The APT34 (Advanced Persistent Threat) is an Iran-based hacking group that is also known as OilRig, Helix Kitten, and Greenbug. Malware experts believe that the APT34 hacking group is sponsored by the Iranian government and is used to further Iranian interests globally. The APT34 hacking group was first spotted back in 2014. This state-sponsored hacking group tends to target foreign corporations and institutions in the energy, financial, chemical, and defense industries.
Operates in the Middle East
The activity of the APT34 is concentrated in the region of the Middle East mainly. Often, hacking groups would exploit known exploits in outdated software. However, the APT34 prefers to propagate their threats using social engineering techniques. The group is known for their use of rarely seen techniques - for example, employing the DNS protocol to establish a communication channel between the infected host and the control server. They also rely on self-made hacking tools regularly, instead of opting to use public ones.
The Tonedeaf Backdoor
In one of its latest campaigns, the APT34 targets employees in the energy sector as well as individuals working in foreign governments. The APT34 built a bogus social network and then posed as a representative of the Cambridge University that is looking to hire staff. They have even gone as far as generating a fake LinkedIn profile, which is meant to convince the PC user of the legitimacy of the job offer. The APT34 would send the targeted victim a message which would contain a file called 'ERFT-Details.xls' carrying the payload of the malware. The malware dropped is called the Tonedeaf backdoor and upon execution would connect to the attackers C&C (Command & Control) server immediately. This is achieved via POST, and HTTP GET requests. The Tonedeaf malware is able to:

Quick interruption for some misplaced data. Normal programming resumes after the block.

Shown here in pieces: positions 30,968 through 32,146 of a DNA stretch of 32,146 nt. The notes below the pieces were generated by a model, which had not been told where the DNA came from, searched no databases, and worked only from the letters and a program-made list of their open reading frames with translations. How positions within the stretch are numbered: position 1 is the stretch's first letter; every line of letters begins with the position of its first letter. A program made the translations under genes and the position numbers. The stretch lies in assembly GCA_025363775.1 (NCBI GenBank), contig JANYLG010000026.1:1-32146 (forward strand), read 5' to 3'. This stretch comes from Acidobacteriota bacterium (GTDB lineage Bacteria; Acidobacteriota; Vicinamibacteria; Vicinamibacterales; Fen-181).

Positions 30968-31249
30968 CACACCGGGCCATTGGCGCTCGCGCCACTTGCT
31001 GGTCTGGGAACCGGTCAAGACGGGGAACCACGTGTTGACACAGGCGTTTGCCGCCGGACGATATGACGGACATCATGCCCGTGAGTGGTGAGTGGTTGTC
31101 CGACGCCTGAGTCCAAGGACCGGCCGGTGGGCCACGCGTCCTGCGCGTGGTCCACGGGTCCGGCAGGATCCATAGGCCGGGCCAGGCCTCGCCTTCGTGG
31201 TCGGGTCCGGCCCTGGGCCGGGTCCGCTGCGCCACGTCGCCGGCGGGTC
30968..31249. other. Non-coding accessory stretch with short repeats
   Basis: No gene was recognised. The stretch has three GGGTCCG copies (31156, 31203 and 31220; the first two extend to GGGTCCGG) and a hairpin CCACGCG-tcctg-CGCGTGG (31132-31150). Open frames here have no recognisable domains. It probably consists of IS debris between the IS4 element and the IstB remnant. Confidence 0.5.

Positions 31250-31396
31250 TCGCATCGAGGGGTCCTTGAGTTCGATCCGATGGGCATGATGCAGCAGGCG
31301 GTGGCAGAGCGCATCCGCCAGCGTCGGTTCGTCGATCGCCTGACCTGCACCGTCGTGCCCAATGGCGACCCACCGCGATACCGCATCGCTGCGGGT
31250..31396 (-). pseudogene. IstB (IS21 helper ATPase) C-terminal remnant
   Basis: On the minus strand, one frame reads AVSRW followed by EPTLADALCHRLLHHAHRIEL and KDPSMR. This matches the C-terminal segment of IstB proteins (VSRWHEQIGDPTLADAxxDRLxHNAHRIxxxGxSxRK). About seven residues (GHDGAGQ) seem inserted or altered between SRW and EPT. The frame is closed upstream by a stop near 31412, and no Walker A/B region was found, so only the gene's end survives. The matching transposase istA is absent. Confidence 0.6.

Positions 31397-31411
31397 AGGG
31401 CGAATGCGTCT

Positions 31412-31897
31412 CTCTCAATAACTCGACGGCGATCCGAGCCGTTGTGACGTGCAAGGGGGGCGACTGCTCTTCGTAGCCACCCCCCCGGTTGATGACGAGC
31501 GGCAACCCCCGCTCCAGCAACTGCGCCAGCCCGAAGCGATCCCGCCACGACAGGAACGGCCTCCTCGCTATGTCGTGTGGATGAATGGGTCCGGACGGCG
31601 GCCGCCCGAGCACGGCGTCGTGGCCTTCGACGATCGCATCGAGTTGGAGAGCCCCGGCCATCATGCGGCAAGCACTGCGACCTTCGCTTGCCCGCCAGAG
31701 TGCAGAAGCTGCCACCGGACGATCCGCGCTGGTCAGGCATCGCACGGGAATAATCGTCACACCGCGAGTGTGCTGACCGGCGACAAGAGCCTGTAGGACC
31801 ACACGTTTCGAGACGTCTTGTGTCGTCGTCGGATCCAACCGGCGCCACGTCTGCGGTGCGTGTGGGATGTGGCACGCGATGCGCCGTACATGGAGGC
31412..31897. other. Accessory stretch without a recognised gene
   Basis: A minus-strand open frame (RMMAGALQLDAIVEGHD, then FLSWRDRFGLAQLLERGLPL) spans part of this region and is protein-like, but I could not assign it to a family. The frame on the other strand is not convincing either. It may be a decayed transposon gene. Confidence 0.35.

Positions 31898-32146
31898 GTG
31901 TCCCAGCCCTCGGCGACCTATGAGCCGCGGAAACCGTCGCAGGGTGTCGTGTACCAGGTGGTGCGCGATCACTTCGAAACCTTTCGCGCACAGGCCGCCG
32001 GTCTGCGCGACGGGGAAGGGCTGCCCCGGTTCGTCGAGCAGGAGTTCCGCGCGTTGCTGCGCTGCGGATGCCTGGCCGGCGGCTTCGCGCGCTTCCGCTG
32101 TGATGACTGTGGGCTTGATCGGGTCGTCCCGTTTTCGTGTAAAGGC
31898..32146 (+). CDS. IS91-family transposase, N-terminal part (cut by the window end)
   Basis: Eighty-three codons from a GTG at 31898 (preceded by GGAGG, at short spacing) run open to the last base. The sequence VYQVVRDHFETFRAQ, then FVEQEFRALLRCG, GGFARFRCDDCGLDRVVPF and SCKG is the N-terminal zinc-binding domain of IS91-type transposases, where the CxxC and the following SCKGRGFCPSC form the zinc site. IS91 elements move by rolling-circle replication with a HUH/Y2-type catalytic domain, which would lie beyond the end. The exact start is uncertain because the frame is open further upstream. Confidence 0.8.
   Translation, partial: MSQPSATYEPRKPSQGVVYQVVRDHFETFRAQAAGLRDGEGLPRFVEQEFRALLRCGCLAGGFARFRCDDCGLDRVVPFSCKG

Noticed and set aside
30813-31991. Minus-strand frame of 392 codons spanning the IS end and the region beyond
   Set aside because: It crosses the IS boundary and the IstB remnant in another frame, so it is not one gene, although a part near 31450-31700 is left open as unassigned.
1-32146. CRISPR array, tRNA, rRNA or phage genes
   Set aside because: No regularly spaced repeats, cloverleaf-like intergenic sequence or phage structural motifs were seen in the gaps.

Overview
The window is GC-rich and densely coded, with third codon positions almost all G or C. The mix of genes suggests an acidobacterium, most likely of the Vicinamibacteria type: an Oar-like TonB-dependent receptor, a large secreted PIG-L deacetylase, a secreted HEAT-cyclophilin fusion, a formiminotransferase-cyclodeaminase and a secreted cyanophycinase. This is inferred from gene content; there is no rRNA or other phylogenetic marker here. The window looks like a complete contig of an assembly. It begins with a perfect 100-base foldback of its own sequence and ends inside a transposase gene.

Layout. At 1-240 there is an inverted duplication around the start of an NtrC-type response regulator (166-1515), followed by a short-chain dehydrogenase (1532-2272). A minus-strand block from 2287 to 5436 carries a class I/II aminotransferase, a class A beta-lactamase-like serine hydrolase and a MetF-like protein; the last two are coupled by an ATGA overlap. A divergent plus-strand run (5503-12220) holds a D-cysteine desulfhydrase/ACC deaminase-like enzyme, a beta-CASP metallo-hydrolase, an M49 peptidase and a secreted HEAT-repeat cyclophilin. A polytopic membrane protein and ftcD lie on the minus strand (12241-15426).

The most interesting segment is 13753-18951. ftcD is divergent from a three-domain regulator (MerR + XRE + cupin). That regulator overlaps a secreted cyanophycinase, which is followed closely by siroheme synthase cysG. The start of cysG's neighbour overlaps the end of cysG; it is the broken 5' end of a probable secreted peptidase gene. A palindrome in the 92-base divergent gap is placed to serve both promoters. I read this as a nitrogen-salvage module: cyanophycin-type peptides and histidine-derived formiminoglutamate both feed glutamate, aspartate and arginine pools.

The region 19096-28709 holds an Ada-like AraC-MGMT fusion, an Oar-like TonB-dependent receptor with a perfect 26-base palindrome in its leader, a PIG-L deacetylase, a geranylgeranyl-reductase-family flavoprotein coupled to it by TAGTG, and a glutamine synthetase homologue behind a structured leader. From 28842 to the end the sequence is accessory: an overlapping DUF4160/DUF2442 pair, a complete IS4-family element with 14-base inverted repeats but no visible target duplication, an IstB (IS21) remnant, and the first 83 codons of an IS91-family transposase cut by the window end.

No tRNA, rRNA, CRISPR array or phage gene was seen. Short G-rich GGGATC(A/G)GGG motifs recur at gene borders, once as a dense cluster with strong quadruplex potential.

- Upload files.
- Download files.
- Gather information about the compromised system.
- Execute shell commands.
Apart from its main capabilities, the Tonedeaf backdoor serves as a gateway for the APT34 to plant more malware on the infected host.
The group is certainly not happy with having control over just one of the compromised organization's systems. They were seen using password-collecting tools to access login credentials regularly and then try and use them to infiltrate other systems found on the same company network.
The APT34 tends to use hacking tools that they have developed mainly, but sometimes they would employ publicly available tools in their campaigns too.